Annona squamosa twigs contain active constituents as (+)-O-methylarmepavine, N-methylcorydaldine and isocorydine have antisecretory property which protect from peptic ulcer.
It reduces gastric acidity, pepsin and gastrin level and inhibits H+-k+ ATPase   pump.
In the same manner, leaf extract was shown to be protective against aspirin plus pyloric ligation induced ulcer in mice.

ANTIOXIDANT ACTIVITY (Kaur R et al., 2015)
The antioxidant activity in mature fruit of 36 species and varieties produced in Taiwan was evaluated by Ferric Reducing Antioxidant Powder (FRAP) assay.
Many studies conducted in India showed that extract of Annona squamosa, Annona cherimola and Annona muricata have high Antioxidant activity.

INSECTICIDAL ACTIVITY (Kumar A et al., 2010)
The insecticidal activity appears to be due to presence of active principles found in leaf of Annona squamosa. The extract of this plant being a contact poison for insect can penetrate the body wall and tracheal system leading to death probably lending the extract the insecticidal activity against Sitophilus oryzae. The plant derived toxicants employed as an insecticide may allow a reduction in the health hazards of synthetic pesticides and the high degree of insecticidal activity seems to confirm the traditional claims for this herb.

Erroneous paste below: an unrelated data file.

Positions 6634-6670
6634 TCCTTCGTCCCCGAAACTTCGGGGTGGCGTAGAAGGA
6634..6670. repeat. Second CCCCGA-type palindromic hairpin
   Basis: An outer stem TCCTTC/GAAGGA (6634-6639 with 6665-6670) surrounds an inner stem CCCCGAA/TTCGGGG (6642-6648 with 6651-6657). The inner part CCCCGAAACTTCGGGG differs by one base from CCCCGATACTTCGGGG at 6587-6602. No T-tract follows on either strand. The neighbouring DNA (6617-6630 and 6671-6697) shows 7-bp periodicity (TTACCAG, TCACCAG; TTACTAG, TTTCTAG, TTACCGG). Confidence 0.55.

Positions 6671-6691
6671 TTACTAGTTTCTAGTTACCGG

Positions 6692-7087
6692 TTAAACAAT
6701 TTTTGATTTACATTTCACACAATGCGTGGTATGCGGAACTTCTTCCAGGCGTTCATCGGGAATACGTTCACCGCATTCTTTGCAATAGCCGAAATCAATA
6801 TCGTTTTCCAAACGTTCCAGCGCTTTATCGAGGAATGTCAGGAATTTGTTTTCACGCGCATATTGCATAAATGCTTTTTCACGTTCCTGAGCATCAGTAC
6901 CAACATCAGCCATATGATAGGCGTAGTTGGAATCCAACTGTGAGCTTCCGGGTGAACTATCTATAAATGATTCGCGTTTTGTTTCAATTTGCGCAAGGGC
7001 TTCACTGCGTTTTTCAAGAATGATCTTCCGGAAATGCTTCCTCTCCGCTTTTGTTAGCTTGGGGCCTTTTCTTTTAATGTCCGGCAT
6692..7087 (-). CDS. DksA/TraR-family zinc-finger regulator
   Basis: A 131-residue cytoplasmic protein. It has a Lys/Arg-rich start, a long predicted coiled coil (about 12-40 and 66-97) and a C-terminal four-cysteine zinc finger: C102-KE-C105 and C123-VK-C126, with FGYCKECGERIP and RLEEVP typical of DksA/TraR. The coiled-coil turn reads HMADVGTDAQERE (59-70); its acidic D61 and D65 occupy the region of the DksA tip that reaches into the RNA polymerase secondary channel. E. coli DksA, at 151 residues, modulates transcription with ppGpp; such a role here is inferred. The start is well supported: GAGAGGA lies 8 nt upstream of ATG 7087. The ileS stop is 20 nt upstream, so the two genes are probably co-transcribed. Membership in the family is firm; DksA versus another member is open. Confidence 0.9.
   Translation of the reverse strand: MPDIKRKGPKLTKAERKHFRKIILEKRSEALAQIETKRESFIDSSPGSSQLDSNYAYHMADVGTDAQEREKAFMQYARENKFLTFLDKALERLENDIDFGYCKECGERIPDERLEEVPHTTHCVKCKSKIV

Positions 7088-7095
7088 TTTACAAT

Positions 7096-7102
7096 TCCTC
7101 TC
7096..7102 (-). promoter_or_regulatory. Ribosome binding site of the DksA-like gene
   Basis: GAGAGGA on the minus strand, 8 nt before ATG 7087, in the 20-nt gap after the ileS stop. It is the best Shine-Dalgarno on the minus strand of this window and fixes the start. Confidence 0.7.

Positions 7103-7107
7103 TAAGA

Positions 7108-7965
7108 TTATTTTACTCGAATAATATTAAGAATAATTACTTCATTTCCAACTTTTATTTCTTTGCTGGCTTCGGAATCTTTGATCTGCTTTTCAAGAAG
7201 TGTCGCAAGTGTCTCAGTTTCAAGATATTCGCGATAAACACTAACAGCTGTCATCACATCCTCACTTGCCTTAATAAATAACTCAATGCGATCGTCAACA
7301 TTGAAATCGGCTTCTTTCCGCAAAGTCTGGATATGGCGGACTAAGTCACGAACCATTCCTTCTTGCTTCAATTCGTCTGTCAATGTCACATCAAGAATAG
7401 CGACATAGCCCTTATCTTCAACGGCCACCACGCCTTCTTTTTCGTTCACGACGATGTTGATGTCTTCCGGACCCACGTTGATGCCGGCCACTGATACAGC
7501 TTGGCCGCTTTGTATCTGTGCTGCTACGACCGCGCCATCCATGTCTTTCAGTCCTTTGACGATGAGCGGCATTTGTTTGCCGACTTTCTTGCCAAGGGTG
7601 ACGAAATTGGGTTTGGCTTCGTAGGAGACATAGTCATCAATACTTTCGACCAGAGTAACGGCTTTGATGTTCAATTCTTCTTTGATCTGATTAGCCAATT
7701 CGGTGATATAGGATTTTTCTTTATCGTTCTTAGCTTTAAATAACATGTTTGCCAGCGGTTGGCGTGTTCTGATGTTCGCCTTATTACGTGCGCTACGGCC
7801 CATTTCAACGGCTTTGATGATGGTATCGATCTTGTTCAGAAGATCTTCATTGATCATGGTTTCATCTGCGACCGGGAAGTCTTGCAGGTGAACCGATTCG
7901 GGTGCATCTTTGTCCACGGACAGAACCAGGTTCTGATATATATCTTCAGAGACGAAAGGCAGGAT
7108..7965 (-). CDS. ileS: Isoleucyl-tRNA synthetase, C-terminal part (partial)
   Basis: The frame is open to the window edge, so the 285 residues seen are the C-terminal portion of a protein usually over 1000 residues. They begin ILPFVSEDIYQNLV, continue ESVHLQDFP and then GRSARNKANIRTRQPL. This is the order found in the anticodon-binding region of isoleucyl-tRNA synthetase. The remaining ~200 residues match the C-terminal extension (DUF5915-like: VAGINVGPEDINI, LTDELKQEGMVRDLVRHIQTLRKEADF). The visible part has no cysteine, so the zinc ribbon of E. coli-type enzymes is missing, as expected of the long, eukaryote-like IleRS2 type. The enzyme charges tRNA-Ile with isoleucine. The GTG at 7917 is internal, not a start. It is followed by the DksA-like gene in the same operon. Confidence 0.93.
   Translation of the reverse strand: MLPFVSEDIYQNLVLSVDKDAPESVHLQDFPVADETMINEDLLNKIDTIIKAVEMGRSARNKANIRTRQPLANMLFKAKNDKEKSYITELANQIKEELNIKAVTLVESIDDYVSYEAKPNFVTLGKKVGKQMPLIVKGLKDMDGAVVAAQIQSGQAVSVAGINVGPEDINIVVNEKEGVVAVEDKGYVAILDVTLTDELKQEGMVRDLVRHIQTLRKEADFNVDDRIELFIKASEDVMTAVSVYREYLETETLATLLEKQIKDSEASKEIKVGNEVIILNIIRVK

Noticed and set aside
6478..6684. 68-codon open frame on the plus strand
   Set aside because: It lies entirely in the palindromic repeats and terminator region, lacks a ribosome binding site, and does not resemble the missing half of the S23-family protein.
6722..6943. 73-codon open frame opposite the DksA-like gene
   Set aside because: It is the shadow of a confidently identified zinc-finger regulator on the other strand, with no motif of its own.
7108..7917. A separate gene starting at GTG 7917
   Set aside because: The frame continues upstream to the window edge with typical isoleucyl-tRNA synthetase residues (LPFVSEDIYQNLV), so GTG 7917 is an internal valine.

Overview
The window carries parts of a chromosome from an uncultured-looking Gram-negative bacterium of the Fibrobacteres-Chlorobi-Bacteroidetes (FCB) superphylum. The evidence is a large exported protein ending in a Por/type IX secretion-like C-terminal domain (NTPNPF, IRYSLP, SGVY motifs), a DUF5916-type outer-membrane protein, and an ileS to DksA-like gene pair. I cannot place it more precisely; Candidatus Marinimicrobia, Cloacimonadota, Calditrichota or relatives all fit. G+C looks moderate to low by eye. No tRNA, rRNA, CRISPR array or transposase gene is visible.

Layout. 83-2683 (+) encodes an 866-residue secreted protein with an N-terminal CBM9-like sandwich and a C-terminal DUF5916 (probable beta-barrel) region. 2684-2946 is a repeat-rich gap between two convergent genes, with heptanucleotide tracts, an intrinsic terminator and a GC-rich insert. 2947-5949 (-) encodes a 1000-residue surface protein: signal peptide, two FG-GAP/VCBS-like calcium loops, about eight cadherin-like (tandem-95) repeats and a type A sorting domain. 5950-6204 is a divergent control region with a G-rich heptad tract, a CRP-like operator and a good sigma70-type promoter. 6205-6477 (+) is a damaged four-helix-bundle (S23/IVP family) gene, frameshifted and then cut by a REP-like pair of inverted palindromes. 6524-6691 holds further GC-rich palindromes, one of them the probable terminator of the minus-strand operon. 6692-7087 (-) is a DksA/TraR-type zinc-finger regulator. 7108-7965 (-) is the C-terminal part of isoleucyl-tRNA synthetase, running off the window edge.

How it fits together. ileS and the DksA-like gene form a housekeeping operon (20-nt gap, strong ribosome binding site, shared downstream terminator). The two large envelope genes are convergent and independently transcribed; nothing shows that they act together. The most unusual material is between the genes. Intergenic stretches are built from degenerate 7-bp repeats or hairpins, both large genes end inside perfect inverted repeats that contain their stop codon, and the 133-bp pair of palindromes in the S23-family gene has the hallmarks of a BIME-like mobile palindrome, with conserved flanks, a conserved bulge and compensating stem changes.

ANTIINFLAMMATORY ACTIVITY (Hemalatha K et al., 2009)
Anti-inflammatory activity was evaluated using carrageenan-induced hind paw edema method. Carrageenan (0.1 ml of 1% suspension) was injected sub plantar tissues of the right hind paw of each rat. It is the phlogistic agent used to test anti-inflammatory drugs as it is regarded to be antigenic and is devoid of systemic effects. Inflammatory mediators like histamine & serotonine (Initial phase) kinin (middle phase) and prostaglandins (final phase after 3-5 hours injection of carrageenan) gets released which play an important role in the development of inflammation.